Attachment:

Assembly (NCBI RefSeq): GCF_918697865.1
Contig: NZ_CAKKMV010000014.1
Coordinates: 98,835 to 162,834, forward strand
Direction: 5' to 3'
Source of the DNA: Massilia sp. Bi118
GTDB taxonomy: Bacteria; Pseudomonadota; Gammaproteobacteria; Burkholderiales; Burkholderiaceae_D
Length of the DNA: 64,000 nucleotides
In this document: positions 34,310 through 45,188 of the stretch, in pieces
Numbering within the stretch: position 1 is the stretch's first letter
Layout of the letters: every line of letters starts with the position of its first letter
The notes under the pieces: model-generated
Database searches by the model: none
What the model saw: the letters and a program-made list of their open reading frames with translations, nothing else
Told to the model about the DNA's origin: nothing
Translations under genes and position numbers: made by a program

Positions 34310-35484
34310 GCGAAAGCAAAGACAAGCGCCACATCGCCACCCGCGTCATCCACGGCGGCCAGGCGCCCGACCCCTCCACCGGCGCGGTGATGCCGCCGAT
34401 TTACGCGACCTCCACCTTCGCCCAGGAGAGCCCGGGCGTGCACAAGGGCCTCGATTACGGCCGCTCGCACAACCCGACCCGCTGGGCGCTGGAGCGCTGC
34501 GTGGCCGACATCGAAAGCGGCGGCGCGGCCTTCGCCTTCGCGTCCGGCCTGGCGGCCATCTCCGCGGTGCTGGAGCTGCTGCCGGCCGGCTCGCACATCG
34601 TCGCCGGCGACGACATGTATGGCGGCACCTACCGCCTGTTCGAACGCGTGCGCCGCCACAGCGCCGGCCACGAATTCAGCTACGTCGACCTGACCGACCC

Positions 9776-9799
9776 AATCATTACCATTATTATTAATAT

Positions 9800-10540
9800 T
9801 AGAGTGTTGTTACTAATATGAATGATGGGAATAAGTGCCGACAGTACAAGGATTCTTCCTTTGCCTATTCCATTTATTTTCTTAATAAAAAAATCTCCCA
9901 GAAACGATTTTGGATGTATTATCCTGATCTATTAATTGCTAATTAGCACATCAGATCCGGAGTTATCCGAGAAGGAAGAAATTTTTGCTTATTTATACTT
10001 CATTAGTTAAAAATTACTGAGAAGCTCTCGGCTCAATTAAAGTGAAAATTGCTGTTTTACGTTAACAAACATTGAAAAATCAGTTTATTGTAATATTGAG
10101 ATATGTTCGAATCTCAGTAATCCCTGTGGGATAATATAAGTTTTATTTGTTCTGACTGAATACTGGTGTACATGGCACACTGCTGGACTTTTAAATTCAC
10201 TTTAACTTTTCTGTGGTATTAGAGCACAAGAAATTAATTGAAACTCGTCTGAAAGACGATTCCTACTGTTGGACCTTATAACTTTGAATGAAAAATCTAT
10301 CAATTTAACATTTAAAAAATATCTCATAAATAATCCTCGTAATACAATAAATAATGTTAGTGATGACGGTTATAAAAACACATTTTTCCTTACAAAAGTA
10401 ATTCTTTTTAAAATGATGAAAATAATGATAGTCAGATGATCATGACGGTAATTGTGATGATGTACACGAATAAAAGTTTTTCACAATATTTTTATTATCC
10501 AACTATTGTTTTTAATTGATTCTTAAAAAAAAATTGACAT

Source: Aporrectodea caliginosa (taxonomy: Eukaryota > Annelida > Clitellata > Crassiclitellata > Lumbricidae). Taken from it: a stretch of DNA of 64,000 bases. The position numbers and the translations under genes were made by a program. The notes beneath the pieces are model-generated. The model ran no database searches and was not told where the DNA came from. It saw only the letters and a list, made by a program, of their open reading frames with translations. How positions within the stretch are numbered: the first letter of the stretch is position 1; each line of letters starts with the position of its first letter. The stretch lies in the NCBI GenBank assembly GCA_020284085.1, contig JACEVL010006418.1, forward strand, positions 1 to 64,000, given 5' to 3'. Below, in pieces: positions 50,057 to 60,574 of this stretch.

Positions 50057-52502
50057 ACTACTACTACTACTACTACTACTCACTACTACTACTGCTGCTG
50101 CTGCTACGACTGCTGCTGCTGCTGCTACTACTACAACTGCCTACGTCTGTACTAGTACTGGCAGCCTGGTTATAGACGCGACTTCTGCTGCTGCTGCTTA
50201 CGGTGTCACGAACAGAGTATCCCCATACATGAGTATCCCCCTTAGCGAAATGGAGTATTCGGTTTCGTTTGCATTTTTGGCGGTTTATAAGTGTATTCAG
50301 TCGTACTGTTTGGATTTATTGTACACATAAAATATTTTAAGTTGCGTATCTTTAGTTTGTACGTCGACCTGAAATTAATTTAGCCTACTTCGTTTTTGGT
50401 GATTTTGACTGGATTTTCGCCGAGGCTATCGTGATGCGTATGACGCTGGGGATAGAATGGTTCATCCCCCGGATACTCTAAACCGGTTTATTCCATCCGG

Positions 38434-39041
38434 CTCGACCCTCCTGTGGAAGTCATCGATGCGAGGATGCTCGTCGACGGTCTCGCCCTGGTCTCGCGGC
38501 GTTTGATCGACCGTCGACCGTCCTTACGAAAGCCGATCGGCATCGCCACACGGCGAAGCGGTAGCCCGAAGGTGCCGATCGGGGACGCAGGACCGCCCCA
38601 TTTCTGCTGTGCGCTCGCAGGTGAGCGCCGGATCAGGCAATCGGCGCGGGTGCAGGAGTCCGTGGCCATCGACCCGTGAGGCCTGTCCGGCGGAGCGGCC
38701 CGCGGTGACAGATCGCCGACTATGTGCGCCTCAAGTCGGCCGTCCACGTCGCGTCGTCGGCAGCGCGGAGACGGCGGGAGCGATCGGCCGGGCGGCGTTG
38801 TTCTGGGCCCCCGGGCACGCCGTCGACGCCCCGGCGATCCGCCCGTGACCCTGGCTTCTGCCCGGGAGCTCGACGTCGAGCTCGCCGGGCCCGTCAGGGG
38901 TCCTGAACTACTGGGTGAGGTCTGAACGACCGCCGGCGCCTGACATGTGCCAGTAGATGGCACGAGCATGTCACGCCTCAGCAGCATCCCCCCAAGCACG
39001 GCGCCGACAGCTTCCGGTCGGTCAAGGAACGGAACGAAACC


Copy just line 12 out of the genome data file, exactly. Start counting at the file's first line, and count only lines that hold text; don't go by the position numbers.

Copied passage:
Database searches by the model: none